We can credit the current houseplant craze to Millennials, but it was the Victorians that started the indoor plants trend. The preferred hue of those green-thumbed sirs and madams? Scheele’s green. This springtime hue echoed meadows of grasses and lush gardens. The only problem was that it contained arsenic.
This rare color was a killer, poisoning artificial flower makers (often young women) as they dyed cloth green for leaves to adorn the hats and coats of the wealthy. Green was the most fashionable color of the time, and you couldn’t have green without arsenic. It was in wallpaper, clothes and even food and beverages. Green colors today are made without arsenic, but often contain chlorine—safer for our bodies, but sadly not for the planet as it can’t be recycled or composted.
Dragon’s blood red
This hue doesn’t make the list of rarest colors because it’s from actual dragons. The bright red pigment is actually a resin from the bark of rattan palms or trees in the Dracaena genus, which grow in Malaysia, Indonesia and Yemen. Dragon’s blood red was used by the Romans as a red dye and by ancient artists as paint, although by the 19th century, the consensus was that this astringent resin was better as a varnish than a painting pigment. Today, it is still used to varnish violins. If you see red paint on the ground, it could be dragon’s blood—or maybe there’s a violin-maker nearby.
Any goths or Halloween enthusiasts in your life will want to know about Vantablack, the blackest black in the world. It was invented by an English company called Surrey NanoSystems, and it’s an acronym: Vertically Aligned Nano Tube Arrays (VANTA).
For the non-engineers among us, that means it’s synthetic and made from carbon nanotubes that are vertically aligned at such density that 99.965% of visible light is absorbed. It’s only in use in three places in the world: the aerospace sector, the defense sector and with the artist Anish Kapoor. Kapoor signed a contract in 2014 securing exclusive rights to use Vantablack in his work. That definitely makes it the rarest color in the art world!
In 2009, a graduate student in chemistry at Oregon State University named Andrew Smith was messing around in the lab when he accidentally invented a new color—a bright, brilliant blue that was the first new blue shade in two hundred years. While blue is not one of the rarest eye colors, YInMn blue is rare because it’s made by heating manganese oxide to around 2,000 degrees. It’s a gorgeous purple-blue shade that almost seems to glow.
The nearly unpronounceable name comes from its composition. The pigment contains the elements yttrium, indium, manganese and oxygen, hence YInMn. But Oregon State scientists simply call it “MasBlue,” after scientist Mas Subramanian, who was leading the research team that included Smith.
You may have gleaned that some rare colors come with a side of danger, and gamboge yellow is no different. Also known as rattan, wisteria yellow, gummi gatti and drop gum, gamboge yellow comes from Cambodia and is harvested as sap from a tree, dried and ground into dust. That dust happens to be a powerful diuretic and laxative at even a small dose.
Its historical usage as a paint color is hard to determine—as gamboge does not last very long—but it was used widely in Chinese painting and can also be seen in some of Rembrandt’s paintings. However, the place you’re most likely to see gamboge yellow today is not in traffic light colors, but in Buddhist monks’ robes. The deep saffron color is the traditional hue for the robes of Theravada Buddhist monks.
Also known as “drunk-tank pink,” this bubblegum shade was purported to have a calming effect on incarcerated people. In the late 1970s, a naval correctional institute in Seattle started painting their prison cells pink on the basis that the color reduces violent and aggressive behavior. The color was then named Baker-Miller pink after the institute’s directors, and the Navy found that pink did indeed soothe the prisoners. Since then, the color has found its way onto the walls of youth clinics, psychiatric wards and jail cells, although subsequent studies have found that the calming effect may only last for up to 30 minutes.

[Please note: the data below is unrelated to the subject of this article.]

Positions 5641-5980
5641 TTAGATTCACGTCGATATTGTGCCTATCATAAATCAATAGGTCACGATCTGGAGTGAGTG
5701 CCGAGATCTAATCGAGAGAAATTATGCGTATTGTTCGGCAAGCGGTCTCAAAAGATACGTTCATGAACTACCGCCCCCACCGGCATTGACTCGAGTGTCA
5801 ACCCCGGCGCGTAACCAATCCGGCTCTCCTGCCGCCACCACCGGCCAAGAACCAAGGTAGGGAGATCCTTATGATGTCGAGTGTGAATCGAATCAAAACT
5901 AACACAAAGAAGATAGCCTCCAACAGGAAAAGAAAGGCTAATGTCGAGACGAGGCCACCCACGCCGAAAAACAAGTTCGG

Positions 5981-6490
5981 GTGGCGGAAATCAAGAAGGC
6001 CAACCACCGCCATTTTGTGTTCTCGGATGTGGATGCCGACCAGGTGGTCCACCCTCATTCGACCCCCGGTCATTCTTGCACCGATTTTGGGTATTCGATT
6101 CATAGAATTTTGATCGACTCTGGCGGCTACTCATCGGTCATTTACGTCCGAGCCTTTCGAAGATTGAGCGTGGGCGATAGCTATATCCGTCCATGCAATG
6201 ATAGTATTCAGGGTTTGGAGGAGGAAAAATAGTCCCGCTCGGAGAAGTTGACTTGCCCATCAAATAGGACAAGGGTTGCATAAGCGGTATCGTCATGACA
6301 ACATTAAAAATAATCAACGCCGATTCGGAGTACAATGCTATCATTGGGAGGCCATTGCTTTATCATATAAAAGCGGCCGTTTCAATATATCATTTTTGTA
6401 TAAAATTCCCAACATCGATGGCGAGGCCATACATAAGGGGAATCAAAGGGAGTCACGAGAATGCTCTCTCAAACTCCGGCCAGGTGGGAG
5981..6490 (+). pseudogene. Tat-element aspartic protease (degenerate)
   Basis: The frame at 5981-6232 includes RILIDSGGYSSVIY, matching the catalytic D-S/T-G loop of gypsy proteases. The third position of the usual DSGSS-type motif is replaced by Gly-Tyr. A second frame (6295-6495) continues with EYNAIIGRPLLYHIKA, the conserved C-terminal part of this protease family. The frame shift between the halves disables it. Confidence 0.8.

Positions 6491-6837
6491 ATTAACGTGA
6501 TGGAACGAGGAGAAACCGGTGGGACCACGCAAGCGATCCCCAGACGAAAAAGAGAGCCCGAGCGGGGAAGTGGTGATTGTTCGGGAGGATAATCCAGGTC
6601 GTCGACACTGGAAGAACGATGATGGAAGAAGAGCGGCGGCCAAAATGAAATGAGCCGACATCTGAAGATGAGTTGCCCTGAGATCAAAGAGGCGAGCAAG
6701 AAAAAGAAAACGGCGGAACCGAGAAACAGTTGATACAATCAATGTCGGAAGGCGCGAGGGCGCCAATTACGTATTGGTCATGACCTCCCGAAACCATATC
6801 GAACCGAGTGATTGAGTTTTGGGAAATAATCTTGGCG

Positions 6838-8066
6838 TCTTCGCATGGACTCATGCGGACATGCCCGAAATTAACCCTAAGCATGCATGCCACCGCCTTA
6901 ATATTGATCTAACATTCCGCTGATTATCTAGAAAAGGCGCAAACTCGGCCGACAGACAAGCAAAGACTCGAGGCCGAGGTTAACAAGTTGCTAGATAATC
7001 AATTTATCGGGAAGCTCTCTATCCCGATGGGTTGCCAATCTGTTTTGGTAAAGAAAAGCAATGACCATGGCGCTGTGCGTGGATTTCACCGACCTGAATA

Before there was ultramarine or cobalt (seen in the most colorful cities in the world), one of the most common sources of the color blue in the ancient world was the humble woad plant. Woad is native to the Mediterranean and has been used as a dye since the Neolithic era. Woad gets its blue tone from a compound called indigotin, the same pigment that’s found in indigo plants.
There was myth that the ancient Celtic people of Scotland and England painted themselves blue with woad before entering battle, but that has been disproven. Woad produces a gorgeous blue color that can be used to dye yarn or fabric. Woad blue is one of the rarest colors today (due to the popularity of synthetics over plant-based dyes), but can still be found in craft circles. Keep in mind: It’s illegal to cultivate in some states, so check before you add it to your garden.
It may sound delicious, but you definitely wouldn’t want to add cinnabar to your pumpkin pie. The word cinnabar comes from the Arabic word zinjafr, meaning “dragon’s blood.” It’s an accurate name, given that cinnabar is formed in volcanos. You might know this fiery rare color by another name: vermilion. Cinnabar has yet another moniker, but this one is more deadly: mercury sulfide, the primary ore of mercury. Luckily, cinnabar is not dangerous as long as it’s not heated (it releases a toxic vapor) or ground up and inhaled. In pigment form, this gorgeous rich color ranges from reddish-orange to a reddish-purple. It’s been used in cultures all over the world for centuries for decorating stoneware, pottery, furniture, in artwork and as a cosmetic.
- American Academy of Opthalmology: “How humans see in color”
- Artsy: “Inside the library that holds the world’s rarest colors”
- Artechne database: “Dutch pink”
- BBC: “Tyrian Purple: The disgusting origins of the colour purple”
- Britannica: “Ultramarine pigment”
- Britannica: “Kermes”
- Color Matters: “Drunk tank pink”
- Oregon State: “YInMn blue”
- Tastes of History: “Dispelling Some Myths: Woad”
- The Paris Review: “Scheele’s green, the color of fake foliage and death”
- Wired: “Art Fight! The Pinkest Pink Versus the Blackest Black”